Holiday joy yields to sorrow
Massacre memorials spring up where revelers once laughed and sang
Updated 7:43 am, Sunday, December 16, 2012
NEWTOWN — As dusk settled Saturday on this once-serene and bucolic town, newly shattered and struggling to comprehend a raw sorrow, residents brought bouquets of flowers and notes of sympathy to the town square where they had laughed and sang carols and watched children romp with joy just two weeks earlier during the annual lighting of the town Christmas tree.
"We were just here for the tree-lighting and now we're here for this. It can't be any more awful," said town resident Carol Tomassetti. "The children who were killed were probably here that night, running around and having fun. We can't imagine this in Newtown."
Poignant signs of condolence and makeshift memorials were springing up along the shop-lined, postcard-perfect Main Street. Above a cluster of red balloons, someone had hung a sign: "Hug a Teacher Today." At the Toy Tree, a toy store for young children, workers had taped a sign to the front door: "We are devastated by this tragedy. These are our friends and our children's friends. Our hearts are broken and our love, prayers and deepest sympathy are with everyone in our community." Across the street, an American flag and 27 numbered blank slips of white pieces of paper were attached to a large sign meant as a "flag of honor" for those killed at the school."
At the Wishing Well gift shop, owner Tamara Doherty and her husband, Shannon, filled Christmas orders and gift baskets with heavy hearts and a simmering mixture of anger and fear after their daughter in junior high and son in middle school were kept in lockdown at their schools while the shooting spree unfolded at Sandy Hook Elementary School.
"My kids were scared and I don't know how to talk to them about that yet," Tamara Doherty said. "I know they will know some of the kids who were killed and that will be a hard conversation. I have no answers for them. They are still frightened. They had their sense of security and innocence taken away. My husband and I are angry, but we have nowhere for our anger to go. I know I can't send my kids back to school. I'm not ready for that and they're not ready for that."
Doherty said she is adamant about gun control, a topic that might not go over well in the rolling countryside around Newtown, where hunting is popular and the local fish and game club is filled with sportsmen who feel they have a right to bear arms, she said.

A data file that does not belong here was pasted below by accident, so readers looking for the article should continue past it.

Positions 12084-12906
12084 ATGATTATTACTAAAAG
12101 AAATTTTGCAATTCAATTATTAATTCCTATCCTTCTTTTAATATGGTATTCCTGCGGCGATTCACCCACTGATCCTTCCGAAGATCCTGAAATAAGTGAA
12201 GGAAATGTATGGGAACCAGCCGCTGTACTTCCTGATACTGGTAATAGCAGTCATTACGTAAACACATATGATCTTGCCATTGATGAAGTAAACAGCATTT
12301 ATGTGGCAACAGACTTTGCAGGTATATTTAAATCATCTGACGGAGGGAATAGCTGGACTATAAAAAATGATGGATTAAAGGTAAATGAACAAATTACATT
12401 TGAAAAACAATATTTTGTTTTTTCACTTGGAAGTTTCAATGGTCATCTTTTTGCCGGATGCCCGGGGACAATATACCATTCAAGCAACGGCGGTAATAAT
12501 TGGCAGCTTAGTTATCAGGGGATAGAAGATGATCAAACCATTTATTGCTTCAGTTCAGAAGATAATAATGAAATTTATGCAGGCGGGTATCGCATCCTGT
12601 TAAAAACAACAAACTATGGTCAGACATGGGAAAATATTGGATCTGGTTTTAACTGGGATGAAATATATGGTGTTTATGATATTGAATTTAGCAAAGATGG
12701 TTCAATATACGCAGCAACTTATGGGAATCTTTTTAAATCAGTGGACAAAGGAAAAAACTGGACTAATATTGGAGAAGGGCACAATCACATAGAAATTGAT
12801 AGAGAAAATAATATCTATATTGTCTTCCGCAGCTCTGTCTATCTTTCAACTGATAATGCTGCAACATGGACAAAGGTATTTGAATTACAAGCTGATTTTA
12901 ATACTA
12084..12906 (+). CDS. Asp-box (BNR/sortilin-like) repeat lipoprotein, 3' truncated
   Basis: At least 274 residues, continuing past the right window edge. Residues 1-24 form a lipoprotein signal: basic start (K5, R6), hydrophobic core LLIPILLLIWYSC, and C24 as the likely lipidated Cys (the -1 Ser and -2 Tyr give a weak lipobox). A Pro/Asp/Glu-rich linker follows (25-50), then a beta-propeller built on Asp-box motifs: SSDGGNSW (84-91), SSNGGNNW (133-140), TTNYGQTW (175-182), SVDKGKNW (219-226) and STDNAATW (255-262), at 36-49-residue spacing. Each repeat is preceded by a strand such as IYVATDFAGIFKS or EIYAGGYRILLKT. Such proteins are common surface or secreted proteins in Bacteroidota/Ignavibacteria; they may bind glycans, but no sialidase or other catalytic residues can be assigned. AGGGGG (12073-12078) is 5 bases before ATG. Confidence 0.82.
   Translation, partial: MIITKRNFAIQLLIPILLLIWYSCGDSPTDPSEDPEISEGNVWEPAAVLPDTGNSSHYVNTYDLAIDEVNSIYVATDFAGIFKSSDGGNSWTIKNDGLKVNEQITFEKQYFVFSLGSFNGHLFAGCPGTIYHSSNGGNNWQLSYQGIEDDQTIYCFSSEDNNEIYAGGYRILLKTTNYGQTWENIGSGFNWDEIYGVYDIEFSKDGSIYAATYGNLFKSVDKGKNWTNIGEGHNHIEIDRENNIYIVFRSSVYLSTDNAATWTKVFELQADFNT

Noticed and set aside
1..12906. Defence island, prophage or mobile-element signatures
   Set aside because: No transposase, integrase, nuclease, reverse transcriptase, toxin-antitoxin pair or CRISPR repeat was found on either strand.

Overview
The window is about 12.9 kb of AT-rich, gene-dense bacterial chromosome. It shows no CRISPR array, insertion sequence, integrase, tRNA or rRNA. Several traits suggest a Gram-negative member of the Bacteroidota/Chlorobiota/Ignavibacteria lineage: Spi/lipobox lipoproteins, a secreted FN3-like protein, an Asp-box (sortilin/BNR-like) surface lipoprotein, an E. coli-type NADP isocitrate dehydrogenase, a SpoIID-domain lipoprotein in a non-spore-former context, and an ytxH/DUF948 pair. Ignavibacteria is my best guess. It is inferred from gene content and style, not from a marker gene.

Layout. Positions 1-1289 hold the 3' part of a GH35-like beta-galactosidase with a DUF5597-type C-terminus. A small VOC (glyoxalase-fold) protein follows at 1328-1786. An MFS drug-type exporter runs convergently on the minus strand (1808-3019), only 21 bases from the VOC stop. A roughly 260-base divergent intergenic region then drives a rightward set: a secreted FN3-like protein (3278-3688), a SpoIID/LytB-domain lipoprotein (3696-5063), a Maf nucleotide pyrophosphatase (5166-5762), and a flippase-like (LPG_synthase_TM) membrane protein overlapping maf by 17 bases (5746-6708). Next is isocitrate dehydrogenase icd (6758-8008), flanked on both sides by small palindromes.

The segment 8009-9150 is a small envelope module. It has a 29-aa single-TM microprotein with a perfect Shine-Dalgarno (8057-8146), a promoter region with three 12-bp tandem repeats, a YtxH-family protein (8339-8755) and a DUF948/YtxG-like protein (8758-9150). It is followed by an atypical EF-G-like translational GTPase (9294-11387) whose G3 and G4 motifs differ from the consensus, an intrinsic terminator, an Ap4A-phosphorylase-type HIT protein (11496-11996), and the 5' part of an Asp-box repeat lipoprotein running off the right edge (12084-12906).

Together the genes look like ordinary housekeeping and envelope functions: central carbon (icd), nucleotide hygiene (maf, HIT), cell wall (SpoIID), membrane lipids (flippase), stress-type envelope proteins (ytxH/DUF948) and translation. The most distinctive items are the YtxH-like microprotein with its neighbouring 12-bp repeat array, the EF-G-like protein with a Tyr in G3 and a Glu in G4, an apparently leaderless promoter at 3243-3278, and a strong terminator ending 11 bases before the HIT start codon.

"As a mother, I just want my kids to be safe," she said. "There will always be troubled individuals like him (Adam Lanza), but we need to keep guns out of their hands. So many people around here have guns. They consider it their right. I want my kids to be safe, and if that tramples on their rights with guns, so be it."
Doherty said her emotions were raw after a conversation Saturday morning with a teacher aide at Sandy Hook Elementary School during the shooting rampage who also is a part-time employee at her shop. "She was hysterical, and I just told her I loved her," Doherty said.
At Connecticut Counselors, a half-dozen counselors came in on Saturday to be available to talk with townsfolk and especially families who may have had children attending Sandy Hook Elementary School. They had counseled some of the children and parents at the school affected by the shooting.
"We're just hear to listen to their stories and to provide them with a safe place and a healing space," said Karen Schaum, a licensed professional counselor.
"We're still at the stage of disbelief and shock right now," said Kim Morello, a licensed professional counselor. "This is the time that people need to come together and surround themselves with people who love them."
Counselors offered these tips:
Make sure the child knows that you are available to listen and use a calm tone when speaking.
Get down to the child's level.
Reassure the child that they are safe.
Do not minimize the child's feelings.
Follow the child's lead and if the child wants to talk, listen. If the child wants to be held or is clingy, hold them and be patient.
They suggested that adults return to a day-to-day structure as soon as possible.
"We moved here from Tampa, Fla., for this town's Norman Rockwell feeling," Agnew said. "We're all just trying to grieve and heal now."
Agnew's son was locked in his middle school in town during the shootings. The father is proceeding slowly and patiently, waiting for his son to express his grief.
"We told him it's OK to be angry and scared," the father said. "We have been honest and haven't sugarcoated everything because he's talking to his friends about it. He said he wasn't ready to talk about it yet. Like the rest of us, he's still trying to process what happened."
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